Women are a significant part of society, and they should share their experiences and perspectives in the political process, says Syerleena Abdul Rashid.
Here’s a fact: Although women make up more than 50% of the world’s population, we are still sorely under-represented, especially in political matters and other decision-making aspects within our society.
Because of this, we simply have less influences over policies – in other words, men continue to dictate how we live and our choices.
Increasing the participation of women in politics will definitely bring about positive changes. Emphasising this within local government levels will have a greater and more direct impact on our communities. Think about the numerous social issues and local development issues that can be undertaken in a more balance and more equitable manner.
Here’s another fact: local government is the order of government that is closest to the people. That said, this is without a doubt, the best approach to create a more inclusive platform that involves both men and women in important decision-making processes.
The main goal of equal representation is to increase the quality of life. But if the opposite gender continues to be under-represented (which is regrettably the case for Malaysian society), social progress and communal development will come to a standstill.
There are several factors that contribute to limiting women’s participation – gender stereotypes, gender discrimination, and a variety of personal obstacles such as lack of confidence and lack of support from family members. Politics at all levels is often regarded as being a ‘boys club’ – a heavily male-dominated field – and how can people not think otherwise?
Women have been conditioned by societal constraints and man-made cultural values, where we find ourselves underestimating our strengths and abilities. We’ve been conditioned to set aside our expertise in order to give way to the traditional male role of political activity. Ever heard of the term, ‘public male, private female’, well, such a term is highly reflective of the patriarchal values that are deeply rooted in our society, and this idea is counter-productive to progress.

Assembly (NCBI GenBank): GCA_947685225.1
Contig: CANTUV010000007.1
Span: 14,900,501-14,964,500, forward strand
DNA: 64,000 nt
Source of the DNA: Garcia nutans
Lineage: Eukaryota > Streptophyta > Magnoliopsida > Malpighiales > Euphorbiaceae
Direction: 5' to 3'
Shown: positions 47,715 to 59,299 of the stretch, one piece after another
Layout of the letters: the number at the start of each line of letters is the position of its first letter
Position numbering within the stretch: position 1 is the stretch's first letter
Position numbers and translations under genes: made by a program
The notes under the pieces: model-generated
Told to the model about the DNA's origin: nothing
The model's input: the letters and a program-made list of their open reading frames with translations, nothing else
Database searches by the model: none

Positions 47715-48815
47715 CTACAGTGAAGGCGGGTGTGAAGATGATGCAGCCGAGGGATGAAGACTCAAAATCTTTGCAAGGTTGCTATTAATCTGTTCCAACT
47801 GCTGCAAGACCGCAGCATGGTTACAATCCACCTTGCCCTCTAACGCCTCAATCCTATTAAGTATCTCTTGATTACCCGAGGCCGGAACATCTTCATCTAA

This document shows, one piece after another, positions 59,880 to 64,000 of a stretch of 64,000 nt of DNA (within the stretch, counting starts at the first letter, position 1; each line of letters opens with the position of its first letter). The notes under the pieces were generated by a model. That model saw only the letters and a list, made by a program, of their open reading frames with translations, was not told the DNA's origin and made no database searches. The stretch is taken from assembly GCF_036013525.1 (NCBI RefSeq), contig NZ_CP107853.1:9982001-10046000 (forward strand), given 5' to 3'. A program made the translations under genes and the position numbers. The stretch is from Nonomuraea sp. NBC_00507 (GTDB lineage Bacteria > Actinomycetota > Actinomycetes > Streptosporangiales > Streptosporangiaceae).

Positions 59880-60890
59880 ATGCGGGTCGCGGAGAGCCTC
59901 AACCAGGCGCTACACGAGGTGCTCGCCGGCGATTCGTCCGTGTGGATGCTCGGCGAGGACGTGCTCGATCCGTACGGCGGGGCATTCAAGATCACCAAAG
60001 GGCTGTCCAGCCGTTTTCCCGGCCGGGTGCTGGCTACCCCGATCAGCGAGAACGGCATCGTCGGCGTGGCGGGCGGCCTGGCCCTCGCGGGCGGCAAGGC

We need to formulate methods that can create awareness surrounding gender issues and especially find strategic ways to encourage more women’s participation in local government. One of the barriers often faced by women is that we sometimes feel there is a lack of respect when compared to our male counterparts, as if our opinions carry less weight and our ideas are merely drivel.
There are ways to combat this; creating mentor programmes where prominent women (especially those in politics) can advocate and share their experiences with other women. Communities also need to support capacity-building (in particular skills – in listening, speaking, negotiating) pertaining to issues in local government to help create gender-sensitive working environments such as gender-responsive participatory budgeting as implemented by Majlis Bandaraya Pulau Pinang in cooperation with the Penang Women’s Development Corporation.
Local government presents women one of the best ways of entering politics by enabling them to represent their local communities. According to the United Nations, there is indeed a need to meet the minimum 30% threshold to achieve progress and reforms pertaining to policies and existing legislative institutions.
Although numbers can reflect certain relevance, they do not guarantee the success in our bid to uphold women’s rights. Changing the mindset of our already patriarchal society will be a long battle, but addressing the need to increase our presence can bring about the type of gender equality that can ensure more positive outcomes for women – and men, too.
Decision-making is always best when there is equal representation from both genders. Women are a significant part of society, and we should be considered to share our experiences and perspectives to the political process.
Politics is about how decisions are made, how conflicts can be resolved and how the people can benefit from the policies that have been imposed. Therefore to obtain the best results and best practices, there is great importance for local governments to understand gender roles, responsibilities as well as the need to identify factors that can affect gender relations.
After all, it is 2015 – don’t you think it is about time we saw more women get onboard?
Source: The Malaysian Insider